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  1. Whole Genome Sequencing (WGS) Program

International Whole Genome Sequencing Efforts

In addition to the work FDA is doing 1) to build GenomeTrakr into an extensive international distributed network of laboratories utilizing whole genome sequencing for pathogen identification and 2) to expand the publicly accessible GenomeTrakr reference database of foodborne pathogen genomic and geographic information, FDA is a member of several efforts, with global membership, to establish international standards for the sharing of genomic information. These efforts include work with the Global Microbial Identifier, ISO, and the Global Summit on Regulatory Science.

Global Microbial Identifier

The Global Microbial Identifier (GMI) is a network of approximately 160 representatives from 32 countries working to develop a global system to aggregate, share, mine, and use microbiological genomic data to address global public health and clinical challenges. GMI’s goal is to deploy a system that promotes equity in access and use of the current technology worldwide, enabling cost-effective improvements in plant, animal, environmental, and human health.

GMI will use the growing collections of genomic data to conduct worldwide epidemiological surveillance and to perform standardized identification of microbes (including bacteria, parasites, and fungi). Eventually the genomic information from every new outbreak sample will be able to be compared to the information in this global network of genomic databases to find out where the same type of illnesses are currently occurring, where similar outbreaks have previously occurred, and to determine if new types of pathogens are emerging. However to accomplish this members must agree upon standards for transparency and openness, including rules for data sharing and the appropriate use of any data that is shared. GMI is currently working to address these issues.

GMI’s members include clinical, food, and public health microbiologists and virologists, bioinformaticists, epidemiologists, representatives from academia, industry, funding agencies and data hosting systems, and government health agencies – including FDA.


The International Organization for Standardization (ISO) is an independent, non-governmental membership organization and the world's largest developer of voluntary International Standards. It is made up of 163 member countries that are the national standards bodies around the world, with a Central Secretariat that is based in Geneva, Switzerland. ISO’s standards provide a platform for developing practical tools through common understanding and cooperation with all stakeholders on board – from agricultural producers, to food manufacturers, laboratories, regulators, consumers, etc. Out of more than 19,500 ISO International Standards, some 1,000 are specifically dedicated to food, and deal with subjects as diverse as food microbiology, agricultural machinery, logistics, transportation, manufacturing, labelling, packaging and storage. FDA is part of an ISO effort to develop genomic standards for testing and characterizing foodborne pathogens.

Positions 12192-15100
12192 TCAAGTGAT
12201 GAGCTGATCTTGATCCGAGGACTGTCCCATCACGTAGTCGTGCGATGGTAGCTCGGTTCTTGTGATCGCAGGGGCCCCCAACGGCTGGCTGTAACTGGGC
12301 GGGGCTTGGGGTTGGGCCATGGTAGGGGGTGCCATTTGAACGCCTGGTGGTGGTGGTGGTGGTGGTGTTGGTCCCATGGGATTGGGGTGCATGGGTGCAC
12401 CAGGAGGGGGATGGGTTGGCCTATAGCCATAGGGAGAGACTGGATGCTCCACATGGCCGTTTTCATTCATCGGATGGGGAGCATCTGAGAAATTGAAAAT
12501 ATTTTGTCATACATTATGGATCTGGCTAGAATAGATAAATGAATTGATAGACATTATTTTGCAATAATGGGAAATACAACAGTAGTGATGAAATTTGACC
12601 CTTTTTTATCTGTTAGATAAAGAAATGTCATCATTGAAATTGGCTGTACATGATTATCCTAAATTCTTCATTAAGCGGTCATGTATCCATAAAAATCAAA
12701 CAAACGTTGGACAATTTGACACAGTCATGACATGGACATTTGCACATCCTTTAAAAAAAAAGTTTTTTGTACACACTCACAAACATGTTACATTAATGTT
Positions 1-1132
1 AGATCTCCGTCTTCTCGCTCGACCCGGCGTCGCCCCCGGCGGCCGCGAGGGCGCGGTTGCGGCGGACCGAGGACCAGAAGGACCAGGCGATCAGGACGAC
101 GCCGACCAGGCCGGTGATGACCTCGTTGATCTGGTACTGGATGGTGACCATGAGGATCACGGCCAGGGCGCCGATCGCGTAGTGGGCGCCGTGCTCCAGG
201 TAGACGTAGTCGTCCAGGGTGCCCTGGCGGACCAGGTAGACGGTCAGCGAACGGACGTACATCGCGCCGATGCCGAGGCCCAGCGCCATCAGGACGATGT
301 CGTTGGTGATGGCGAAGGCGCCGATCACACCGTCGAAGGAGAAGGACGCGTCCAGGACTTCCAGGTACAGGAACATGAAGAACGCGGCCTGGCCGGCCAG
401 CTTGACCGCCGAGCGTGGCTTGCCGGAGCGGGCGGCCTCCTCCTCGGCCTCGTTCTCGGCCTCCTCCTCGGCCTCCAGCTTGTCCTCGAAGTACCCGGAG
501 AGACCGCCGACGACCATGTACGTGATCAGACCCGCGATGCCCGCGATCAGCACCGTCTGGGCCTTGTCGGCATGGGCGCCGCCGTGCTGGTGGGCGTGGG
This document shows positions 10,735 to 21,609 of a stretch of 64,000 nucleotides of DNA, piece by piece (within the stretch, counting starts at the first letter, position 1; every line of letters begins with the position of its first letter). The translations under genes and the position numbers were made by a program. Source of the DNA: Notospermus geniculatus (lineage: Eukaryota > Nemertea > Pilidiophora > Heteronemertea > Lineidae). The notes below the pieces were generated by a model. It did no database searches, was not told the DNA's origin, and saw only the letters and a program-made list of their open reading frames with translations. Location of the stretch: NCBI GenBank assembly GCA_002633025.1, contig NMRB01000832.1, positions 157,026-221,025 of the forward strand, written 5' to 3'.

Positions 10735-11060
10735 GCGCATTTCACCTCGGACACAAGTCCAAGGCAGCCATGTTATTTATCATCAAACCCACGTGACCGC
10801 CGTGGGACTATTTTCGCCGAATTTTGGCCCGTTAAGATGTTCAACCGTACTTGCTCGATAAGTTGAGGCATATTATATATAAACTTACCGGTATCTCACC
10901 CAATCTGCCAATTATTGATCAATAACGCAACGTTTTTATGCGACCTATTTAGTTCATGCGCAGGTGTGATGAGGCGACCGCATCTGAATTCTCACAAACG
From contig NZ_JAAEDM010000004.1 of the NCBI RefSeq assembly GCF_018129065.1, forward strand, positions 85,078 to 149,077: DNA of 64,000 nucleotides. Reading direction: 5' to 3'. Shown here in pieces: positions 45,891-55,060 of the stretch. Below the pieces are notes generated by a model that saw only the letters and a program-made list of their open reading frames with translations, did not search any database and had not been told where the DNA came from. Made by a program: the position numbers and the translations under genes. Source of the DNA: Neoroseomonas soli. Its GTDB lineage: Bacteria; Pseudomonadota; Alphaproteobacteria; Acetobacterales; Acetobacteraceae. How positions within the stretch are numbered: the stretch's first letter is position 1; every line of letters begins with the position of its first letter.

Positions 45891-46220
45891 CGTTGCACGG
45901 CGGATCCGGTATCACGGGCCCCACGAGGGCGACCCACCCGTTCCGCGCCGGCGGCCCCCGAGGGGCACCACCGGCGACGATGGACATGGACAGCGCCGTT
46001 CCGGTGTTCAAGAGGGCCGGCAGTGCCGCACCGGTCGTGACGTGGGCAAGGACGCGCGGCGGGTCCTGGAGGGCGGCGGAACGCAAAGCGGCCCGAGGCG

Global Summit on Regulatory Science

The Global Summit on Regulatory Science (GSRS) is an international conference for discussion of innovative technologies and partnerships to enhance translation of basic science into regulatory applications within the global context. The conference provides an opportunity for scientists from government, industry, and academic-research communities to objectively assess the utility of emerging technologies (such as nanotechnology, imaging, omics for translational science, personalized medicine, medical product safety, and food safety) for addressing regulatory-research questions and to discuss the best way to translate these technologies into real-world applications. It also serves as a forum where regulators, policy makers, and bench scientists from various countries can exchange views on how to develop, apply, and implement innovative methodologies into regulatory assessments in their respective countries, as well as harmonizing strategy via global collaboration. To engage the global community to address regulatory-science research and training needs, GSRS is held in different countries on an annual basis. FDA and its global partners in GSRS are working together to develop genomic technologies for testing and characterizing foodborne pathogens.

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